# Key Concepts

• Matrix multiplication is not commutative, meaning that the order of multiplication matters. In other words, for two matrices A and B, A x B is not necessarily equal to B x A.

• For matrix multiplication to be possible, the number of columns in the first matrix must equal the number of rows in the second matrix. If not, the matrices cannot be multiplied.

• To multiply matrices, use an element-by-element multiplication and addition process. The element in the i-th row and j-th column of the product matrix is obtained by multiplying corresponding elements from the i-th row of the first matrix and j-th column of the second matrix, then adding these products together.

# Practical steps in multiplying matrices

• To avoid mistakes, it is useful to draw grid lines, or use lined paper turned sideways, to easily see the rows and columns.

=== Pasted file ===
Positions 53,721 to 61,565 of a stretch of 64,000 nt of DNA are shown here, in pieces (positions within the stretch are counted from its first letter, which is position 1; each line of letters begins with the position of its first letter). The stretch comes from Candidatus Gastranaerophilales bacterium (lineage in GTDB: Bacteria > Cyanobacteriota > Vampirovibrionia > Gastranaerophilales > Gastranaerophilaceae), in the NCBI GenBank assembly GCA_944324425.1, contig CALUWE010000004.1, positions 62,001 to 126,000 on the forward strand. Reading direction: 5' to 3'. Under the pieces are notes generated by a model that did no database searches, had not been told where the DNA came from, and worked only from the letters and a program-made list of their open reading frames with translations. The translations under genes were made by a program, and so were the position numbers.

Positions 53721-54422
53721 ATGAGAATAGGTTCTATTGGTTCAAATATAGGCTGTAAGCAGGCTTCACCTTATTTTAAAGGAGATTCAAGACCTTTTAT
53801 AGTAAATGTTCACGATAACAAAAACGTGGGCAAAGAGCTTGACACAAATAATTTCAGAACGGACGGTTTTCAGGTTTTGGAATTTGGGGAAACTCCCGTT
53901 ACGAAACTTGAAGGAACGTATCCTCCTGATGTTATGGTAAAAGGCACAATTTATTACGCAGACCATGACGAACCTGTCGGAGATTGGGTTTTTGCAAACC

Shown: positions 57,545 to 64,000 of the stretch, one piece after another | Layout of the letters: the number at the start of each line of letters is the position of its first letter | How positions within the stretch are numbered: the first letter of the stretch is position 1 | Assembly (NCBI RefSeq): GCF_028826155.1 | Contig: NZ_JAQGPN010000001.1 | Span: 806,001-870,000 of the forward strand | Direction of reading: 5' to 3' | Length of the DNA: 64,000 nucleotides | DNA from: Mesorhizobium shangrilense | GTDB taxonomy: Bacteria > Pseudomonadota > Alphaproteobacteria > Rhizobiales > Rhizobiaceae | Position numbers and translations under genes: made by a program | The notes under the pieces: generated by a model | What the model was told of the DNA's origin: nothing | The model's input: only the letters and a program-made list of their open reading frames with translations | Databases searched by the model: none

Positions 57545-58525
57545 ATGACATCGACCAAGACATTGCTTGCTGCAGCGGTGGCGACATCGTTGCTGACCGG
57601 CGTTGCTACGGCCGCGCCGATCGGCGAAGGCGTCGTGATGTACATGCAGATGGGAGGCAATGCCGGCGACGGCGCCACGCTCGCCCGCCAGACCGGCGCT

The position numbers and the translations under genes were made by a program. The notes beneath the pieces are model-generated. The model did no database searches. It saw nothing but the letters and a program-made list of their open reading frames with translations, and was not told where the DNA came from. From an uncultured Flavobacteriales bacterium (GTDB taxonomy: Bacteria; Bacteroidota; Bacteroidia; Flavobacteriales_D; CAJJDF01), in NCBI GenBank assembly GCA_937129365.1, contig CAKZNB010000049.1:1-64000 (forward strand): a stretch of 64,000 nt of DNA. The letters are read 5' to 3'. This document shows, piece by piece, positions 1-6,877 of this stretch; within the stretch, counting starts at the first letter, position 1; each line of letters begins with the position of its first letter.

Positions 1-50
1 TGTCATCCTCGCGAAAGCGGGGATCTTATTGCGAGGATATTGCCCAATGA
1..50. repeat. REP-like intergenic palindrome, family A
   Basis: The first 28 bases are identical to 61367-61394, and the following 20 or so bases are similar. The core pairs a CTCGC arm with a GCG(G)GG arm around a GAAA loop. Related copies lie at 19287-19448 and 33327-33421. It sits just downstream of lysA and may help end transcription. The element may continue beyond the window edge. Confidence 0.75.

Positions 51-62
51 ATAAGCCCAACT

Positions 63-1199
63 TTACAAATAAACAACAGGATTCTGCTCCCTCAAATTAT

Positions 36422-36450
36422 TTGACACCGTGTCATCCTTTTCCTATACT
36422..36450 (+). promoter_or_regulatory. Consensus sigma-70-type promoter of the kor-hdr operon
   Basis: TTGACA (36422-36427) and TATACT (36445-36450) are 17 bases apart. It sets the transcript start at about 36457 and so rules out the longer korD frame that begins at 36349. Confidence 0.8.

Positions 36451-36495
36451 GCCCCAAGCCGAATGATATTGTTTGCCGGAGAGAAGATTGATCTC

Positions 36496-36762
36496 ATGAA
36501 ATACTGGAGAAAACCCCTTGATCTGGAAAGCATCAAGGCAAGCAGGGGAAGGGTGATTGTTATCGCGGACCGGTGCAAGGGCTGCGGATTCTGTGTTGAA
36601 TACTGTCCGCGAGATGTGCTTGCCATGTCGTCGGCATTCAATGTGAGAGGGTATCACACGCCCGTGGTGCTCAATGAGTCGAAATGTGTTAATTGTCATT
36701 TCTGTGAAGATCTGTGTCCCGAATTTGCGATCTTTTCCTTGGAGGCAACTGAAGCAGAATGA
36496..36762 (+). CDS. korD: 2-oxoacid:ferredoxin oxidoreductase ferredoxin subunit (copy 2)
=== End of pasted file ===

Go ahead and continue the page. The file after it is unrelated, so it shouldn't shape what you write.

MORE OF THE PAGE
• For each cell of the result matrix, find the dot product of the corresponding row from the first matrix and column from the second matrix.

• Remember to keep track of the sign of each element. You could be multiplying a positive value by a negative one, and vice versa.

# Special cases

• In case of multiplying by the identity matrix, the original matrix remains unchanged. This is because an identity matrix has 1s on its diagonal and 0s everywhere else, and therefore acts similarly to multiplying a number by 1.

• It’s possible for two non-zero matrices to multiply to give the zero matrix. This doesn’t mean that either of the original matrices is a zero matrix, but that their particular combination through multiplication results in a matrix of zeros.

# Key formula

• If A is an m x n matrix and B is an n x p matrix, then their product AB is an m x p matrix. The element in the i-th row and j-th column of matrix AB will be the sum of the products of corresponding elements from the i-th row of A and j-th column of B. This is often summarised as (AB)ij = Σk=1^n (Aik * Bkj).

# Common errors

• One of the most common errors is to simply multiply corresponding elements in the two matrices without adding up the results or to assume that matrix multiplication is commutative. Always remember, matrix multiplication involves both multiplication and addition and it is not commutative.